Global Policy Research Institute awards grants to address global challenges

January 24, 2011

WEST LAFAYETTE, Ind. - Disaster recovery, diabetes management, cancer prevention and sustainability are some of the research topics that Purdue University's Global Policy Research Institute will support through the organization's first series of awarded grants.

"These incentive award grants are necessary to help researchers establish seed projects that enable them to work toward securing larger grants from national organizations," said Arden Bement, director of the Global Policy Research Institute. "Our goal is to support high-quality scholarship aimed at resolving global problems through research with policy implications. For example, what we learn about social and communication network resilience during disasters can help us better prepare for disasters of all kinds."

Purdue's institute, which is part of its "New Synergies" strategic plan, will focus the university's strengths in science, information technology, data management and systems engineering to address critical issues such as poverty and climate change. The newly formed institute also is developing a master's certificate in public policy; participation in an interdisciplinary internship program in public policy; and a master's degree in public policy and public administration, said Angela Phillips Diaz, the institute's managing director.

The professors who received $30,000 research grants are:

* Daniel P. Aldrich, assistant professor of political science, "Network Resilience in Disasters: An Interdisciplinary, International Perspective." Goals of this project include better understanding by emergency managers about how people respond to warnings and increased ability of emergency managers and policymakers to anticipate needs of people.

* Sophie A. Lelièvre, associate professor of basic medical sciences in the School of Veterinary Medicine, "Public Health Policies for Breast Cancer Prevention Research: A Global Venture." Goals of this project include understanding how legal and cultural aspects impact policy decisions in terms of breast health.

* Sonak Pastakia, assistant professor of pharmacy practice, "Bridging Income Generation with Provision of Incentives for Care." Goals for this project include addressing the management of diabetes in Kenya by developing patient-focused training programs to improve self-management and peer-management of diabetes and train patients to be their own community health workers.

* Paul V. Preckel, professor of agricultural economics and faculty director of Indiana's State Utility Forecasting Group, "Increasing Electricity Trading and Environmental Sustainability in Southeast Europe." Goals of this project are to establish coordination among countries or areas where demand for electricity is growing rapidly as the electricity infrastructure needs to be improved.

* Leigh S. Raymond, associate professor of political science and associate director of Purdue Climate Change Research Center, "All (Climate) Politics are Local? Exploring the Relationship Between Framing of Scientific Projections of Local Climate Change Impacts and Sub-National Policy Design." Goals of this project include understanding how climate change information is presented and how people perceive that information.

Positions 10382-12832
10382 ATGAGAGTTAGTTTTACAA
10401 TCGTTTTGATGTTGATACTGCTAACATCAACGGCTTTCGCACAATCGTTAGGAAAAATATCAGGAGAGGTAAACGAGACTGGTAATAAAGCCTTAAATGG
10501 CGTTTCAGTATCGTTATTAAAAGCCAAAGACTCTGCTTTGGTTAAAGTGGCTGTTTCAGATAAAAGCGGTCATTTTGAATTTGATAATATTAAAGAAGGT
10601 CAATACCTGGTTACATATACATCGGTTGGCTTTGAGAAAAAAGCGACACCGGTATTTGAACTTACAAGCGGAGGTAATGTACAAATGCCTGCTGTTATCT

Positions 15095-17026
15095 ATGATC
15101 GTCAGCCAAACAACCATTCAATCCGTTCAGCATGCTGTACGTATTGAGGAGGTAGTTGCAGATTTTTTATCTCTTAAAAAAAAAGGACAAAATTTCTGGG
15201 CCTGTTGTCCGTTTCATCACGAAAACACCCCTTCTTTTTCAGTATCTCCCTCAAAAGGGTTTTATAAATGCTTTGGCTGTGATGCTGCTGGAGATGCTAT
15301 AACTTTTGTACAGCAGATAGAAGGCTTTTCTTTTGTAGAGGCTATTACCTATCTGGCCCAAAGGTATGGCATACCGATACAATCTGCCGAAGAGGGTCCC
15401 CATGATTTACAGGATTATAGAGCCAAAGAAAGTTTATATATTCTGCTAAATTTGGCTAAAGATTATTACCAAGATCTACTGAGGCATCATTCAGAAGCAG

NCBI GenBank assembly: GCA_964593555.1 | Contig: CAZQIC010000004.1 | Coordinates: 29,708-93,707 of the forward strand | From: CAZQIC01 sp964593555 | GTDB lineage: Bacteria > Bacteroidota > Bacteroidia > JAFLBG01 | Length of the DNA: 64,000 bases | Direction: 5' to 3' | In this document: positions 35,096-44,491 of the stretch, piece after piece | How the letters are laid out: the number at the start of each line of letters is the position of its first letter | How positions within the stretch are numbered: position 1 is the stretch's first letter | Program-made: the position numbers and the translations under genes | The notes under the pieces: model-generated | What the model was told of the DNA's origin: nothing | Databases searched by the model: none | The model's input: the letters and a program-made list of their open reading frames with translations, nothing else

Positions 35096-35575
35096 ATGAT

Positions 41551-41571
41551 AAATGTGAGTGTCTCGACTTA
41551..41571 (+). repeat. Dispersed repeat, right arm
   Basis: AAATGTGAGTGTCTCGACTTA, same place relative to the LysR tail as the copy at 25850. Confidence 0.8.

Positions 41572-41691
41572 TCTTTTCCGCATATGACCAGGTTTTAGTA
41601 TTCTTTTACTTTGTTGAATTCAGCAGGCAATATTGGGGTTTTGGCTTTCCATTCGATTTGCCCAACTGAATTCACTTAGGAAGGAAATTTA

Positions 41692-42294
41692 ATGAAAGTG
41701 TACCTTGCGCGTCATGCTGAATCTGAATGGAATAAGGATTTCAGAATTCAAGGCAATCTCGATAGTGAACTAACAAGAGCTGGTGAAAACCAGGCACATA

The professors who received $10,000 workshop/symposia grants are:

* Matthew Huber, associate professor of earth and atmospheric sciences, "Bridges to Sustainability: Research Workshops with the Australian and New Zealand Institutions." Goals of this project include creating a partnership with Australian and New Zealand universities and public institutions to focus on the science, engineering, policy and economic issues related to water, land use and energy systems, and ecosystem services.

* James M. Lowenberg-Deboer, associate dean of international programs in agriculture and professor of agricultural economics, "Joint Purdue-Brazil Symposium on Bio-energy: Spring 2011." Goals of this project include addressing bio-energy research and policy questions facing the United States and Brazil - two of the world's leading agricultural exporters and producers of ethanol.

* S. Laurel Weldon, professor of political science, "New Perspectives on Intractable Problems: Informal Institutions as Policy Responses to Global Grand Challenges." Goals of this project include organizing an international policy workshop that focuses on climate change, food security and women's rights.  

Writer:  Amy Patterson Neubert, 765-494-9723, 

Sources:   Arden Bement, 765-496-6713,

                   Angela Phillips Diaz, 765-496-6765,

                   Daniel P. Aldrich,

                   Sophie A. Lelievre,

                   Sonak Pastakia,

                   Paul V. Preckel,

                   Leigh S. Raymond,

                   Matthew Huber,

                   James M. Lowenberg-Deboer,

                   S. Laurel Weldon,